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Donor Frequently Asked Questions

Who may donate?

Anyone. A competent person over age 18 years of age may donate. For persons under 18, a legal guardian must provide consent and make arrangements.

What is a brain bank or Neurobank?

A brain bank is a central repository of brain tissue that has been donated for future research. These centralized resources make it possible for researchers with a particular interest to request tissue, body fluids, or cell lines for their investigations. 

I need to have a brain disorder to become a donor?

No. To ensure research is thorough, it is also extremely important to have access to brain tissue from deceased people who did not have brain diseases. This is known as control tissue and it is crucial that scientists have access to this so that they can compare it directly with tissue from a person with a disease.

If an individual donates his or her brain, can he or she have an open casket viewing?

Yes. Brain removal does not cause disfigurement.

Can I donate brain tissue as well as my body?                                                       

Yes. A brain donation would not necessarily rule a patient ineligible for a whole body donation. Whole body donors can inquire with the Deeded Body Program prior to registration. 

Brian Chapman
Department of Anatomy and Cell Biology
51 Newton Road
100 Bowen Science Building
Iowa City, Iowa 52242
Phone: 1-319-335-7762
Email: brian-chapman@uiowa.edu

Will brain donation interfere with my funeral arrangements?

No. The autopsy is usually conducted within 1-2 days of death, and does not limit or affect funeral options in any way.  A Brain donation autopsy will not delay or interfere with the family's plans for a funeral, cremation, or burial. We work closely with families and funeral homes to ensure that donation does not interfere with funeral arrangement. Advanced planning allows the coordination process to go more smoothly and may reduce the emotional stress a family feels at the time of a loved one’s passing.

How long after death can a decision to donate be made?

Brain donations must be performed within 24 hours from the time of death in order to ensure optimal preservation of the tissue and maximize the research value.

Are there costs to the donor or family?

No. If you are eligible and interested in being a brain donor for research purposes (in addition to regular autopsy), transportation and the cost incurred for brain removal may be free of cost.  Funeral expenses however, remain the responsibility of the family the same as they would if donation were not made.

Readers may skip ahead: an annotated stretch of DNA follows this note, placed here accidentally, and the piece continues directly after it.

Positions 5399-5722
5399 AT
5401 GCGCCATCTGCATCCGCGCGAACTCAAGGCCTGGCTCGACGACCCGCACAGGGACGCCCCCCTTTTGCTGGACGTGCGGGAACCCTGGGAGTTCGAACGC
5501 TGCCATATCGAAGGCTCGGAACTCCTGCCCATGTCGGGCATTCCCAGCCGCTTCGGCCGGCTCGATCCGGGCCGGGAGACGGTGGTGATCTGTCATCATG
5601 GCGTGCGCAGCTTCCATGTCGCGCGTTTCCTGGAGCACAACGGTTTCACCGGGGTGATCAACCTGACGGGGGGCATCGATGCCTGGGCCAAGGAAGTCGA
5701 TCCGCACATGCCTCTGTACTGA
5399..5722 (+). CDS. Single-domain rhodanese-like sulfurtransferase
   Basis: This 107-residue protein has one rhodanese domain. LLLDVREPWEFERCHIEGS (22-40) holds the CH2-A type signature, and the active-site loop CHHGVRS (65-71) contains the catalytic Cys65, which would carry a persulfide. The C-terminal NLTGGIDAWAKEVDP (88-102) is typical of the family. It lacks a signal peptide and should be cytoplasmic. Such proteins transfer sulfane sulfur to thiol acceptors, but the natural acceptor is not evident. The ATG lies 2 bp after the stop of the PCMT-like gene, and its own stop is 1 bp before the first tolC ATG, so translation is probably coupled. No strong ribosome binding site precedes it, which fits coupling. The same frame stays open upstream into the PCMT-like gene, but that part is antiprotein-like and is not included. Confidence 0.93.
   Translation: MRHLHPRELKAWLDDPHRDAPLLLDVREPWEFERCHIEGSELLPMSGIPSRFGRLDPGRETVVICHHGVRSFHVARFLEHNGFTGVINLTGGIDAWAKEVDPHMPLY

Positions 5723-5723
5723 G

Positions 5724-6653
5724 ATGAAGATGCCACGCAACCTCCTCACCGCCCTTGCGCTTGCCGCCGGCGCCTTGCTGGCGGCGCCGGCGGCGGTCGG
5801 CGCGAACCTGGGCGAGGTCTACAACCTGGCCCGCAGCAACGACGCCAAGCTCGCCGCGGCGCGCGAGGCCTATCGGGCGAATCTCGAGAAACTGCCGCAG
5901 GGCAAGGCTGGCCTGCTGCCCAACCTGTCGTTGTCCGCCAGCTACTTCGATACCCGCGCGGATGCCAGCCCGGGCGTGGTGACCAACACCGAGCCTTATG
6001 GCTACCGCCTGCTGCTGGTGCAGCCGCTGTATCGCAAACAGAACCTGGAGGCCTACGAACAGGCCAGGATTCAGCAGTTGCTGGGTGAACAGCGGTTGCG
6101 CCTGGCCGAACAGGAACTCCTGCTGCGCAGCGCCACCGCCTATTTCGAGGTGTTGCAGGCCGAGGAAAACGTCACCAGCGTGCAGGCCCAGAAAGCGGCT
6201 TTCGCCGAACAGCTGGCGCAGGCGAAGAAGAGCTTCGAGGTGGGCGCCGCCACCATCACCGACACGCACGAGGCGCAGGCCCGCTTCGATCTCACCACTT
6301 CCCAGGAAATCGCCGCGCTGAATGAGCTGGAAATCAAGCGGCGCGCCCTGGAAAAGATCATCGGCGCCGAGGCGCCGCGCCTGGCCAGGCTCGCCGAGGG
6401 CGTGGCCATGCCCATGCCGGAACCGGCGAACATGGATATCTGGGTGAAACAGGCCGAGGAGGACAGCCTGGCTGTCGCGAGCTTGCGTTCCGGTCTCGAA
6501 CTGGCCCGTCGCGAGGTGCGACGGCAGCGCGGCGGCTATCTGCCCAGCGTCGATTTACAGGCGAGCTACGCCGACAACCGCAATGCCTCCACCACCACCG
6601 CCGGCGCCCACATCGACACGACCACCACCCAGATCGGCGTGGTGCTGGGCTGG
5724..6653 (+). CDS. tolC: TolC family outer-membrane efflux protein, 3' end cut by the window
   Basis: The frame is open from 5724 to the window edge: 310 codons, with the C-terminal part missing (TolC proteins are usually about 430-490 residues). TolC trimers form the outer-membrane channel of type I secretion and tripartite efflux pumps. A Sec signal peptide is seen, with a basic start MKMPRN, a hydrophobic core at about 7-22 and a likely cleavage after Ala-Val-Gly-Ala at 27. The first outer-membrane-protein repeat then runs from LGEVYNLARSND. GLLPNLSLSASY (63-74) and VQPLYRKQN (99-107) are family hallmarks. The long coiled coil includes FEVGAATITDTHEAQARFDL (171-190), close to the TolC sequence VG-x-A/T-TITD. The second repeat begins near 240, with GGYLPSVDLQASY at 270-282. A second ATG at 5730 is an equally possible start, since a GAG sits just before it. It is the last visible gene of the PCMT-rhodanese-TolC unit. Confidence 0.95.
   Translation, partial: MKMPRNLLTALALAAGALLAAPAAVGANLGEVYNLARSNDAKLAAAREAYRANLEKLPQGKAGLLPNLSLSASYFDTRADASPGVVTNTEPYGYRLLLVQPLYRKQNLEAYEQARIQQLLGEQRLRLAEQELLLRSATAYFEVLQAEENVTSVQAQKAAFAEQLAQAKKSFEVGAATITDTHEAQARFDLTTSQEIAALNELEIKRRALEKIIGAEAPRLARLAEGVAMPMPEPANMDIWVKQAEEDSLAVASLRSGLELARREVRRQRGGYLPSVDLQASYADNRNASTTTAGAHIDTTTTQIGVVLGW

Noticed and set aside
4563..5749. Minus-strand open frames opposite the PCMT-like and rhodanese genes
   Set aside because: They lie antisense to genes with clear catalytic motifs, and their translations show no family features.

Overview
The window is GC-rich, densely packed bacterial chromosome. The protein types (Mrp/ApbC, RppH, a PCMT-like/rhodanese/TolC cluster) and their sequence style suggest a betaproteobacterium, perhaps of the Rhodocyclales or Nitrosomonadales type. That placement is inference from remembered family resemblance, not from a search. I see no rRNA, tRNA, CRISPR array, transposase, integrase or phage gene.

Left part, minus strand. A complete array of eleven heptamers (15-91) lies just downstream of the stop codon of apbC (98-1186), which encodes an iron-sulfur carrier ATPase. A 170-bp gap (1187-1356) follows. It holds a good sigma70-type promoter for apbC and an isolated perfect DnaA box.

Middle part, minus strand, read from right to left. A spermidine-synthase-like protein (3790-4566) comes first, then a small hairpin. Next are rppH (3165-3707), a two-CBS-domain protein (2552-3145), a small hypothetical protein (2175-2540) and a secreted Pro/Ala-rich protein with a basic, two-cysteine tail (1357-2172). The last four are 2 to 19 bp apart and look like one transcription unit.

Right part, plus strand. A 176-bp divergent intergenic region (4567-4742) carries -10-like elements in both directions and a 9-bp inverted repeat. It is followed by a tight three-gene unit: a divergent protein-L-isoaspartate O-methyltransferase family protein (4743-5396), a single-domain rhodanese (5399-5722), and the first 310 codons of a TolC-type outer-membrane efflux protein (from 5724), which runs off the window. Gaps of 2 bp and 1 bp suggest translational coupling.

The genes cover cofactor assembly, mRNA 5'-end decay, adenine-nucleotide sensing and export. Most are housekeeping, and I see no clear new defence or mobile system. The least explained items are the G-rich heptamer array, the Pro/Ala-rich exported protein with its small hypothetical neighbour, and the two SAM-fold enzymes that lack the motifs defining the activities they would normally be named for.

What happens to my brain after donation?

Following brain donation, a brain autopsy is performed to confirm clinical diagnosis. The whole brain is removed and prepared for analysis and future research.

Who should I contact to make arrangements for donation?

If you or a family member is interested in registering as a donor, please contact UIHC Decedent Care Center at 319-467-7000 to begin the process. When the time comes, next of kin should contact the Decedent Care Center. The Decedent Care Specialist and your funeral home will make the necessary arrangements.

Do I have to pre-register to be a donor?

Pre-registration is not required, though it is preferable. However, consent can be given by next of kin immediately following death. It is strongly encouraged that interested individuals talk with their family and friends about brain donation, advise them of their decision on donation, and to register for donation if that is their choice. Advanced planning allows the coordination process to go more smoothly and may reduce the emotional stress a family feels at the time of a loved one’s passing.

 I have registered to be an organ donor on my driver's license, does this include my brain?

No, organ donation and brain donation are separate matters. The sticker on your drivers license does not give brain banks permission to receive a brain.

Will any of my information be shared after donation?

The identity of each donor remains strictly confidential. Specifically, research results are not written in the medical file and the donor's name will not be included in any piece of information sent to researchers. All distributed samples are coded in order to guarantee donor anonymity. Researchers using these de-identified samples through the NeuroBank will not return any scientific results to the next-of-kin or family members of donors.

Are there incentives for brain donation?

Donation is voluntary and has no financial benefits. However, many donors and their families share a common satisfaction knowing that they are contributing to the health and well-being of others affected by similar brain disorders. Brain donation makes studying and discovering cures to neurological diseases possible for future patients. Most donors and their families see this as a legacy that creates a lasting contribution toward improved health of future patients.

Any religious considerations?

Many individuals wonder if agreeing to an autopsy or brain donation goes against religious beliefs.

Though the answers vary from one denomination to another, the majority of religions do support post-mortem brain tissue donation and research. While some faiths have particular laws regarding the circumstances and processes of donation, the mandate to heal and the call to compassion are recognized as fundamental to all religions.

Here we cover perspectives from some faiths on organ and tissue donation for transplantation or for research. Please note that while some answers may cover both topics, the Iowa Brain Bank is for research only, we do not provide tissue for medical or therapeutic use. However, we would encourage you to discuss your questions and concerns with your own minister, priest, rabbi, or other spiritual leader while you are considering donation.